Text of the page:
Salt Lake County councilwoman says ordinance giving preference to women- and minority-owned businesses is ‘offensive’ and may be unfair to white men

(Leah Hogsten | Tribune file photo) Salt Lake County Councilwoman Aimee Winder Newton, right, in 2018.

Salt Lake County will now give preference to small, women-owned or minority-owned emerging businesses when considering bids for services ranging from office equipment to janitorial contracts.

Those changes to the county’s procurement policy passed 5-3 in a meeting Tuesday, spurred by council members who hope it will give a leg up to underprivileged groups.

“We’re going to allow that opportunity for them to get that contract just because of our belief that those are the types of businesses that are historically disadvantaged through government procurement,” said County Councilman Arlyn Bradshaw. “And that’s not going to change with this preference, but I think it’s a small step in the right direction.”

The county already gives preference in awarding contracts to businesses that hire veterans and offer their employees health care. The procurement ordinance also used to give priority to locally owned businesses, but that provision was recently eliminated in response to federal guidance, Contracts and Procurement Director Jason Yocom said at the council meeting.

The new policy sparked concern among some council members, who worried it would offer special treatment to business owners based not on qualifications but on immutable characteristics.

“We should not discriminate for or against someone based on their skin color and gender,” Council Chairwoman Aimee Winder Newton said at the meeting. “As we spend taxpayer dollars, we should be looking at who can perform the best service. I don’t believe gender and race should ever be the deciding factor as we choose who to do business with.”

Federal guidance encourages government agencies to make efforts to solicit bids from small minority- and women-owned businesses, according to county documents. But Newton, who voted against the changes, argued that’s different from providing preferential treatment.

A small-business owner herself, with experience in real estate and public relations, Newton said the idea that female entrepreneurs need special treatment to get ahead is offensive — and potentially unfair to men.

“If you are a white male business owner who wants to do business with Salt Lake County, you could lose the bid to a woman- or minority-owned business — even if you are the lowest bidder/most qualified,” she wrote in a Facebook post after the vote.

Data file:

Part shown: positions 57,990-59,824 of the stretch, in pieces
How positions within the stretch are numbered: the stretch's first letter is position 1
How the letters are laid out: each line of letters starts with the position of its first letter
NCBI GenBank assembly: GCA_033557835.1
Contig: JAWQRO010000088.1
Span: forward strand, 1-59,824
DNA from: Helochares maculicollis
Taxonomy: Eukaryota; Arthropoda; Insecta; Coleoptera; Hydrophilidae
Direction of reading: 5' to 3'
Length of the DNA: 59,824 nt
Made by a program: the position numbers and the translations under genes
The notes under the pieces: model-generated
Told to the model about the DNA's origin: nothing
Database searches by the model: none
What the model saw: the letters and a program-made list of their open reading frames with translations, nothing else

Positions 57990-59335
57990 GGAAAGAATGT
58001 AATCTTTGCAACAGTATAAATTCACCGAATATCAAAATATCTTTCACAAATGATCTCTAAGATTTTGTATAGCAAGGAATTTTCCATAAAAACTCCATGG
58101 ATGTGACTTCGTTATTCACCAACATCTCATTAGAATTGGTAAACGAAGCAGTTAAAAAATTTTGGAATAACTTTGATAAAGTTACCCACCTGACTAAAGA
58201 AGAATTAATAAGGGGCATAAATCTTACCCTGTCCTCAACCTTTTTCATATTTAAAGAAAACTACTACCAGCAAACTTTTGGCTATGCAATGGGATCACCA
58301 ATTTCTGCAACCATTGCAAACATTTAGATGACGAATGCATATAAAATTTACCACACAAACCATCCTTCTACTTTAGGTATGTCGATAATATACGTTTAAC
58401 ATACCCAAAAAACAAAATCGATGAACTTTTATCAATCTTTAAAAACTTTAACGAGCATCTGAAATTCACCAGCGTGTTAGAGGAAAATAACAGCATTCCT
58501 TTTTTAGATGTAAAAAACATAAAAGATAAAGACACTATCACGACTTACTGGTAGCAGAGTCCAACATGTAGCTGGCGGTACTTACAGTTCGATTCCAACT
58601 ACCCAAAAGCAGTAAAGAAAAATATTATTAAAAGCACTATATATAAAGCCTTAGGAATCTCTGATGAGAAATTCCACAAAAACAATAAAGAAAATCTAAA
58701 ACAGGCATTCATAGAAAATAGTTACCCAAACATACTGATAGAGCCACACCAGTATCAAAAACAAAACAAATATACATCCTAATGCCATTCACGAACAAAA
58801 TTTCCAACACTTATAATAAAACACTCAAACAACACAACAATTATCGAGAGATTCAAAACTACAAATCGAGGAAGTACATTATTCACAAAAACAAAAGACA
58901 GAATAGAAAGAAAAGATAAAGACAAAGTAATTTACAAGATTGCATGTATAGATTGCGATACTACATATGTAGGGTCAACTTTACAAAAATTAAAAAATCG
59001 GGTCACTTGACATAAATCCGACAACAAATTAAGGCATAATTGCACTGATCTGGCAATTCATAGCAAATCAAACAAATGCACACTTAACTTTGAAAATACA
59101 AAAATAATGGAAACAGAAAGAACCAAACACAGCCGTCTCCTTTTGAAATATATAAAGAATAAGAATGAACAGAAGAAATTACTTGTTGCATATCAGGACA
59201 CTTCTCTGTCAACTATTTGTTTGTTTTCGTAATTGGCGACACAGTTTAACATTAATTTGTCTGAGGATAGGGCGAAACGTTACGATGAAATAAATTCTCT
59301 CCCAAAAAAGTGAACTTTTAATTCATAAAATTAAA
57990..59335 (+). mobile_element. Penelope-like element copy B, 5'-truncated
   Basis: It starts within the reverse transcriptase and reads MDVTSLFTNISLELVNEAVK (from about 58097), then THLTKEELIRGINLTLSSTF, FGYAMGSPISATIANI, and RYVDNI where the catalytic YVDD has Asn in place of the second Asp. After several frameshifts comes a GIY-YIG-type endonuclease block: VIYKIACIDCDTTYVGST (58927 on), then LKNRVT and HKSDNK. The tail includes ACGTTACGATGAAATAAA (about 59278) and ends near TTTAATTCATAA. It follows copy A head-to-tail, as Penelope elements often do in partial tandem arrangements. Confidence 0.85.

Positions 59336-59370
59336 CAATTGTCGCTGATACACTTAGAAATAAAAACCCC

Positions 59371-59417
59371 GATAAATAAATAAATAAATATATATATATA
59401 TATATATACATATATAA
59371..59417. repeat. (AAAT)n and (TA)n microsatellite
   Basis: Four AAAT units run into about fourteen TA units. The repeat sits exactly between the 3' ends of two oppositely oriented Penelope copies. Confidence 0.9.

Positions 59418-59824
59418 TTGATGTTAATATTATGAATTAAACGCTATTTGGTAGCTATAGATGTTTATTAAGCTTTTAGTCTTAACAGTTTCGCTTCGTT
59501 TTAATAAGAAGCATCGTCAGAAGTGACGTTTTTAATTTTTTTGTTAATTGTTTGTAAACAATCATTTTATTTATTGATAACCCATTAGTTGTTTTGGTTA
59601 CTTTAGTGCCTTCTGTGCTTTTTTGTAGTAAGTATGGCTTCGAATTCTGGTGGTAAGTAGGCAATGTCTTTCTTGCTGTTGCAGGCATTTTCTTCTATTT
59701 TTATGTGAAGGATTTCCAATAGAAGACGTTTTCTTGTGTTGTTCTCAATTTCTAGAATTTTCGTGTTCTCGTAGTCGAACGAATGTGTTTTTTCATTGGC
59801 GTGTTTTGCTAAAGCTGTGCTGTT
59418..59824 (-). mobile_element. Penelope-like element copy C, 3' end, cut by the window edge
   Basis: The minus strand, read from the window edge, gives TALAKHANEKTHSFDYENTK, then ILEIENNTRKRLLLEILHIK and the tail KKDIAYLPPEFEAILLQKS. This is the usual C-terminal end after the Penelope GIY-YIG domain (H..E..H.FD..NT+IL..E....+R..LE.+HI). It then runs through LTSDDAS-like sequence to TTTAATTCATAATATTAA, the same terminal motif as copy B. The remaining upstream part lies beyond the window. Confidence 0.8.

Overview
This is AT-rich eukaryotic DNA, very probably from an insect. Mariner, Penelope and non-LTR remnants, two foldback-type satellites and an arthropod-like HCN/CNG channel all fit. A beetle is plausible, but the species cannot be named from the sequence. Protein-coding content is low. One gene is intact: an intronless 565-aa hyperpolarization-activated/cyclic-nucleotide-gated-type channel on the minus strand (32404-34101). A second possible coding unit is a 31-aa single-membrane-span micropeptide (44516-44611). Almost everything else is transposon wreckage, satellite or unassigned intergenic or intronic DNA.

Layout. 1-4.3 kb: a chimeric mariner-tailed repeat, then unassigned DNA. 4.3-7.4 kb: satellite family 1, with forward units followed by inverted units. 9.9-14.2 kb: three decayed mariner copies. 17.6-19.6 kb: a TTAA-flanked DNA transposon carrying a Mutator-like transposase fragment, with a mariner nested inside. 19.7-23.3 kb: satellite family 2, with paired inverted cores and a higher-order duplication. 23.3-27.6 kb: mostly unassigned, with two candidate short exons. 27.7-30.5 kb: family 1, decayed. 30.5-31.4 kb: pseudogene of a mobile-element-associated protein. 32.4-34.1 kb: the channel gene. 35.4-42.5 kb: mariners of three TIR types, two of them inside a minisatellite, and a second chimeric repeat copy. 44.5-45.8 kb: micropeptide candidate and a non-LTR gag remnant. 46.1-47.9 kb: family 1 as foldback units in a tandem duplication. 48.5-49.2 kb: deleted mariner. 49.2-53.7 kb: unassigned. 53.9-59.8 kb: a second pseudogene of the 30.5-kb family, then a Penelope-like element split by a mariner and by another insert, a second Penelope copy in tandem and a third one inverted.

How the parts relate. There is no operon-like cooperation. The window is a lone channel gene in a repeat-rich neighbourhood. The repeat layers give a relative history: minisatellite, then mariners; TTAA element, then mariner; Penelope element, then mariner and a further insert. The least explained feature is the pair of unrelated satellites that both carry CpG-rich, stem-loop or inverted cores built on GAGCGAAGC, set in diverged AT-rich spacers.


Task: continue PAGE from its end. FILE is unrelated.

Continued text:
Utah routinely ranks at or near the bottom of national equality rankings for women, based on the declining percentages of women who hold top-level jobs, low representation of women in government, the state’s pay gap and other factors.

Susan Madsen, a Utah Valley University professor who directs the Utah Women & Leadership Project, studies women in business and said the changes to the county’s ordinance are a way to fight unconscious biases against minority groups.

(Courtesy Photo | Utah Valley University) Susan R. Madsen heads the Utah Women & Leadership Project at UVU.

“What they’re doing has been shown in the research to actually be a type of process or system that has been effective in actually helping qualified women and people of color have the same opportunities that qualified men do,” she said. “It’s giving them a chance to actually be on a level playing field — it’s not giving them a chance necessarily to have a real heads up.”

Under the policy, a qualifying business would, at most, receive a few extra points on the scale the county uses to weigh bids, Bradshaw said. The county has rarely seen the pre-existing preferences for veteran hiring and health care affect the awarding of a contract, he said, and the changes would likely also matter only in cases where opposing bids are nearly identical.

County Councilman Richard Snelgrove said he voted against the changes because it allows the county to choose a bid from a qualifying business even if it doesn’t offer the lowest price, as long as the bid is within 4 percent of the cheapest one.

“I suspect that the people of Salt Lake County want their tax dollars to be used to get the best deal,” he told The Salt Lake Tribune on Wednesday, noting that the percentage difference between bids can add up to real money on big projects. “And so any preference I felt needs to first go to the taxpayer of Salt Lake County.”

Bradshaw argued that the lowest bid isn’t always the one that’s best for the community.

He said: “If you have a bidder A who’s bidding to provide a catering service to the county and they bid for $100 and bidder B provides the same contract at $104, but bidder B provides health insurance to his employees or has a veterans hiring program or is a local small business, well, we have previously made the policy decision that it is worth the extra 4 percent to us."